Allah-Morad Afifipoor, head of Iran’s Ports and Maritime Organization in Hormozgan Province, the southern Iranian province where the ship is docked in the port of Bandar Abbass, said the tanker had collided with a fishing boat.
The British tanker, which Afifipoor said had no cargo, did not respond to repeated requests for contact from the fishing boat, whose crew then contacted maritime authorities. The vessel was intercepted and taken to the port for an investigation, which began Saturday, he said.
“All its 23 crew members will remain on the ship until the investigation is over,” Afifipoor said in an interview with Iranian news channels. “If necessary, and at the request of judicial authorities, the crew may be summoned for technical and specialist interviews.”
A spokesman for Iran’s Islamic Revolutionary Guards Corps, Sardar Sharif, said in an interview with the semi-official Iranian Students’ News Agency that the ship was moving in a lane designated for exiting the Strait rather than the entrance corridor.
The ship had also polluted water around it, said Sharif, and had turned off its Automatic Identification System, which is broadcast via onboard transponders and is used to avoid collisions.
Foreign minister Zarif, meanwhile, tweeted Saturday that “unlike the piracy in the Strait of Gibraltar, (Iran’s) action in the Persian Gulf is to uphold maritime rules,” in a reference to the seizure by British authorities of the Grace 1 tanker off of Gibraltar earlier this month.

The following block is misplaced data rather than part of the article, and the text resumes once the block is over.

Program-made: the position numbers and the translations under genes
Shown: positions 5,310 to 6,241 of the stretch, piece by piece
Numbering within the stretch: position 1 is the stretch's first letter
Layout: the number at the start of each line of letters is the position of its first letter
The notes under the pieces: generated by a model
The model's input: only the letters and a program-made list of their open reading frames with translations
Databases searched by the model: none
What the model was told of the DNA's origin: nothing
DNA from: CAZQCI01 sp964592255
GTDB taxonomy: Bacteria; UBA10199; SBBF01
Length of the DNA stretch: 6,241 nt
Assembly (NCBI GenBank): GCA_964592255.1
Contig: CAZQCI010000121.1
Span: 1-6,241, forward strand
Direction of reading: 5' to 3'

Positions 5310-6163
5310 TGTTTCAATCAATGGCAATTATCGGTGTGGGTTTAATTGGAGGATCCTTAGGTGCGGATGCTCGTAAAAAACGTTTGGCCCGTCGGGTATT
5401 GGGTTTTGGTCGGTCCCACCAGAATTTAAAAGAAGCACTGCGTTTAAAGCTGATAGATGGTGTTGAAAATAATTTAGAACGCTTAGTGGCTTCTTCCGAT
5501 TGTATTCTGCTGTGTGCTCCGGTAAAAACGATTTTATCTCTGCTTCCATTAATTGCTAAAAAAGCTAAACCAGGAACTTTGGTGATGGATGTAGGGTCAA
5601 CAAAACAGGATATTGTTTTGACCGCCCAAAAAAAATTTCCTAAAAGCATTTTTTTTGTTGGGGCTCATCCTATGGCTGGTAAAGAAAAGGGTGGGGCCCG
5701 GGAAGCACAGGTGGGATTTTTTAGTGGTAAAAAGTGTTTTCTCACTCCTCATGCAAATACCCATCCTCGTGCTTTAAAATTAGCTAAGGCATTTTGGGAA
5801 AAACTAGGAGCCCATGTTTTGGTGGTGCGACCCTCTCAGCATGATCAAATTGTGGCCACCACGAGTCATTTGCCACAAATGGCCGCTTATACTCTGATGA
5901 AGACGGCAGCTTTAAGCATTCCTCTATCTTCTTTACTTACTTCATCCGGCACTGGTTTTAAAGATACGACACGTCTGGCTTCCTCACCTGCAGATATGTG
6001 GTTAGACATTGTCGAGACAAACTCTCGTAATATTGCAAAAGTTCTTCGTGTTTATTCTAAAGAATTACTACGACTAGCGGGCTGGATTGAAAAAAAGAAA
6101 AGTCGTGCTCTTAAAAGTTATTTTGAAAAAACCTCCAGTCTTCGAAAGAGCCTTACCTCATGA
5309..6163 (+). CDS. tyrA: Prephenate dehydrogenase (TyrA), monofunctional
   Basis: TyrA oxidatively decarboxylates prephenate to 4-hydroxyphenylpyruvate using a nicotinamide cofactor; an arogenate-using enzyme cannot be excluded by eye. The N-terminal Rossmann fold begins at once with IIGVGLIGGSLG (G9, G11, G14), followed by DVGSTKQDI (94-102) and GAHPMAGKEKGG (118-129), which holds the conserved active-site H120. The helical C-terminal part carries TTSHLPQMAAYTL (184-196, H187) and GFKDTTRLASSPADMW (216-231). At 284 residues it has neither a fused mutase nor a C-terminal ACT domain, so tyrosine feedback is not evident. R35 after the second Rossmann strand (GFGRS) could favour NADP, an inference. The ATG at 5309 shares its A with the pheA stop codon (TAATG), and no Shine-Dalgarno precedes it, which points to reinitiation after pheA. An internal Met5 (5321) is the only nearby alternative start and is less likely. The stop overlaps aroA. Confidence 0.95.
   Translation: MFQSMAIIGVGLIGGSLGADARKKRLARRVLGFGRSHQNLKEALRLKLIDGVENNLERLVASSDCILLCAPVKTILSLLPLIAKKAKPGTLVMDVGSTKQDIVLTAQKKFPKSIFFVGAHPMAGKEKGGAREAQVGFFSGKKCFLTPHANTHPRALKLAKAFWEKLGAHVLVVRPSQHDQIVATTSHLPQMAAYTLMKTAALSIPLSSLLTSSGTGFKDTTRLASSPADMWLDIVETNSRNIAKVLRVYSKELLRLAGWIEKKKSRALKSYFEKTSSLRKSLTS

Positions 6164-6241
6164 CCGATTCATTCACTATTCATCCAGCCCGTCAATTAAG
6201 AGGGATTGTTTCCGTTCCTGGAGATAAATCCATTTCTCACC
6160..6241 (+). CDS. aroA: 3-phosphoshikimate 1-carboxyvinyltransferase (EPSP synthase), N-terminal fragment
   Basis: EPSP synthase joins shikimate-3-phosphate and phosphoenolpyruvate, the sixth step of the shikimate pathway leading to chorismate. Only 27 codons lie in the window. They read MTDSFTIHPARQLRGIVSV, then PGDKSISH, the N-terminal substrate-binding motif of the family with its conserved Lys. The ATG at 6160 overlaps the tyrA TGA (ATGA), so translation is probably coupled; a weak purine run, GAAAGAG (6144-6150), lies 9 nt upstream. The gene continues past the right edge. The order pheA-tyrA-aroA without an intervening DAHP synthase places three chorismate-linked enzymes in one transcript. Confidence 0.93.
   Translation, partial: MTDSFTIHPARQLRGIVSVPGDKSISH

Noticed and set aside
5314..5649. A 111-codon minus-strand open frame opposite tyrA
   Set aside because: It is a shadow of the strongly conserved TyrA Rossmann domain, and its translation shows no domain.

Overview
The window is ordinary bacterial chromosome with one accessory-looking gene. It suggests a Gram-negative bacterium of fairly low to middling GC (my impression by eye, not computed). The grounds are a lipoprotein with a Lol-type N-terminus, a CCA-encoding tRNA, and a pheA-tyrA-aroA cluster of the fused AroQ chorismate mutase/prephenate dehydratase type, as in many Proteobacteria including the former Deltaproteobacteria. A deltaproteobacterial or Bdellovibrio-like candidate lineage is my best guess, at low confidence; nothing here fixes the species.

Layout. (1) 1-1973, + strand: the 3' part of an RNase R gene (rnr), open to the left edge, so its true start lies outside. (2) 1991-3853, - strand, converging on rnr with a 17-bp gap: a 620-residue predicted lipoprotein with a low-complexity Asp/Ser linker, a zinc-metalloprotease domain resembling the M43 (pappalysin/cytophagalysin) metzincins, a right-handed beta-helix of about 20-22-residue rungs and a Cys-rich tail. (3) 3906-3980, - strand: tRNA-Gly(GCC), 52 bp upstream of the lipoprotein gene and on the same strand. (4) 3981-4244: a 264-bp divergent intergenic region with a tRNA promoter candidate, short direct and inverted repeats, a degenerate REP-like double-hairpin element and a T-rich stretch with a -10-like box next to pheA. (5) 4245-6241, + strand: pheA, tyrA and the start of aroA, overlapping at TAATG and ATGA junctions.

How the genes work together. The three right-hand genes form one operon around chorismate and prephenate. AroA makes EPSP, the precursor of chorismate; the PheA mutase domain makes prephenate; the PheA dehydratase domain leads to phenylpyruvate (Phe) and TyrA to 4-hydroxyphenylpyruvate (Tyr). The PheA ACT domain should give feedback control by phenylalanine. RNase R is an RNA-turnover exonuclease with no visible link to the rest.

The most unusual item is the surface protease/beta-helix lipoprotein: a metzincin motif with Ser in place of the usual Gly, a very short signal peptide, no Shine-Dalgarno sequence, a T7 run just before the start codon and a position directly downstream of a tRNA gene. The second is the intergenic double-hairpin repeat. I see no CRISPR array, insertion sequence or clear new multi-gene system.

He added that it was Iran “that guarantees the security of the Persian Gulf and the Strait of Hormuz.”
In the phone call with Hunt, according to a report from the semi-official Fars News agency, Zarif said the ship had committed a violation and that it must be followed up “through legal channels.”
Abbas Ali Kadkhodaei, spokesman for Iran’s Guardian Council, meanwhile, said, “The rule of reciprocal action is well known in international law.”
Friday’s interception brings the region closer to the specter of a new round of the so-called Tanker Wars, which began as part of the 8-year war between Iran and Iraq. In 1987, tit-for-tat attacks on shipping in the Persian Gulf between Iran and Iraq pushed the U.S. to launch Operation Earnest Will, which provided military protection to oil transport in the region and comprised some of the largest naval convoys since World War II.
On Saturday, Saudi Arabia said in a statement from its foreign ministry that King Salman, the country’s ruler, had “approved hosting U.S. armed forces in the Kingdom to increase joint cooperation in defense of regional security and stability and to preserve its peace.”
It represented, Saudi Arabia’s foreign ministry said, a strengthening of the U.S. and Saudi Arabia’s “long-standing partnership in the face of regional threats.”
The statement came one day after U.S. Central Command said the Secretary of Defense had authorized a troop deployment in Saudi Arabia.
“This movement of forces provides an additional deterrent, and ensures our ability to defend our forces and interests in the region from emergent, credible threats,” said the statement.
“U.S. Central Command continually assesses force posture in the region and is working with Kingdom of Saudi Arabia authorities to base U.S. assets at the appropriate locations.”
© 2019 Los Angeles Times